Birds of North America Home Page

Field Guide for all the Birds of North America




Information, images and range maps on over 1,000 birds of North America, including sub-species, vagrants, introduced birds and possibilities


There are five species of rails found in North America. Two of these species are the Virginia Rail and the Yellow Rail and are found in Canada and the United States. The remaining three types of rails are the King Rail, Clapper Rail and the Black Rail. The King Rail lives mostly along the southeastern and eastern coastlines of the United States. This is the largest bird in the rail family. The Clapper Rail lives in similar habitat and regions as the King Rail and can also be found along the coastlines of Mexico. The Black Rail is the smallest member of the rail family. This sparrow-sized bird also prefers a habitat along the coastline in the same regions as the other rails.

The rails are most often heard and hardly ever seen. These secretive birds prefer dense marsh, which makes access to seeing them very difficult. There may be a possibility of seeing these birds when the young are being raised, as they move about in search of food. Rails become active in the evening and feed into the darkness, and even when they migrate, they use the cover of darkness.

Click on the bird images or names to see pictures of the Rails seen in North America

References to Other Bird Sites:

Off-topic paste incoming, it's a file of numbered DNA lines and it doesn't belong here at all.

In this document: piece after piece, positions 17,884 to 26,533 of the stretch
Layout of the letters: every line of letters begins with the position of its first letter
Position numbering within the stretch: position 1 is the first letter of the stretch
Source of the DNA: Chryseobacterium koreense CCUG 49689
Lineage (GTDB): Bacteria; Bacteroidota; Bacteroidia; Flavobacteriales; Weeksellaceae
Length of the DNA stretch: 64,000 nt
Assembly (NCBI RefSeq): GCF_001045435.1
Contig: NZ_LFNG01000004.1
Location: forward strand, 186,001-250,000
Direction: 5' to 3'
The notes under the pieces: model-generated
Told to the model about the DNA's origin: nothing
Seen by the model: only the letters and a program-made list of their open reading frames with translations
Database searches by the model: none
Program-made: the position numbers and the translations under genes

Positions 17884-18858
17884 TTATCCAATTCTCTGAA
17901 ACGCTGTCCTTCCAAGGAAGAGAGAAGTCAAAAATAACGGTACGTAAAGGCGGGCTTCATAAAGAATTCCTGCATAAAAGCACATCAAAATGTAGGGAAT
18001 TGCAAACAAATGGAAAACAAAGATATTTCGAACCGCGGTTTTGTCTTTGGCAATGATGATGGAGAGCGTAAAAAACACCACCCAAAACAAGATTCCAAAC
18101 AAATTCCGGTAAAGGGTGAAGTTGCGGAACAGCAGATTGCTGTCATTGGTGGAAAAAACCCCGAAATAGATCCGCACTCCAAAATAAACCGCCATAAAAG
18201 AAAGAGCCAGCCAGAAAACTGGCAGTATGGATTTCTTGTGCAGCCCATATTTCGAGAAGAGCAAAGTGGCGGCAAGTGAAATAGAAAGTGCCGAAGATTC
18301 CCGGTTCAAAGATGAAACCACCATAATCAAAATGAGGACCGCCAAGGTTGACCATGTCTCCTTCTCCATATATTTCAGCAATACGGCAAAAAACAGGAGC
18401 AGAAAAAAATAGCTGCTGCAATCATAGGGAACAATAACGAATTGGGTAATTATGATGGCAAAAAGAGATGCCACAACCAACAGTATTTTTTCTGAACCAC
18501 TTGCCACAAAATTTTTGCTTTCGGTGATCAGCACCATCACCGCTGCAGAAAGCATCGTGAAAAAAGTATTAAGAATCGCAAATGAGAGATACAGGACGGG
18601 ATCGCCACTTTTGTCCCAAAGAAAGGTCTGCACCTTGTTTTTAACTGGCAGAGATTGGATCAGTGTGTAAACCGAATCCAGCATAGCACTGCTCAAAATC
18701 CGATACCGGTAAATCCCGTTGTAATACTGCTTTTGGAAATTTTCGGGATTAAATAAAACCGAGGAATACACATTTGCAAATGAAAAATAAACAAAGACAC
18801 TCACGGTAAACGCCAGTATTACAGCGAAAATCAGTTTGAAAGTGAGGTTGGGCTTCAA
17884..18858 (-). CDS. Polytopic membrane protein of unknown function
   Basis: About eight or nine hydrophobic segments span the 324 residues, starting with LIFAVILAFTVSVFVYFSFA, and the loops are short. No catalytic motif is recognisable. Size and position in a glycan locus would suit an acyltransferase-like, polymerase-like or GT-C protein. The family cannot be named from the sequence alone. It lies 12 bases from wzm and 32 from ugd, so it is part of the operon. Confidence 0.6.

Avibase - the world bird database This site provides the user with a complete list of bird species, broken down per country, or in the example of the US or Canada, per state and province. Here, bird species names are available in other languages, a great asset to be used as a translation of foreign bird names.

ABA - American Birding Association This site represents an organization that maintains official records of all birds species that have been proven to have been seen inside the perimeters of the North American Continent and the surrounding bodies of water. Regular revised versions are posted to keep the bird list current at all times. This is the list used by all serious birders over their lifetime. You may be aware of the movie called the "Big Year". It was with this list that all the competing birders used in an attempt to set a new record as to how many bird species that could be seen by an individual birder in one calendar year.

I hope you will take advantage of these suggested websites. I have used each of them, in one way or another, throughout the years in my quest to better identify and understand our fine feathered friends.

Classic Collection of North American Birds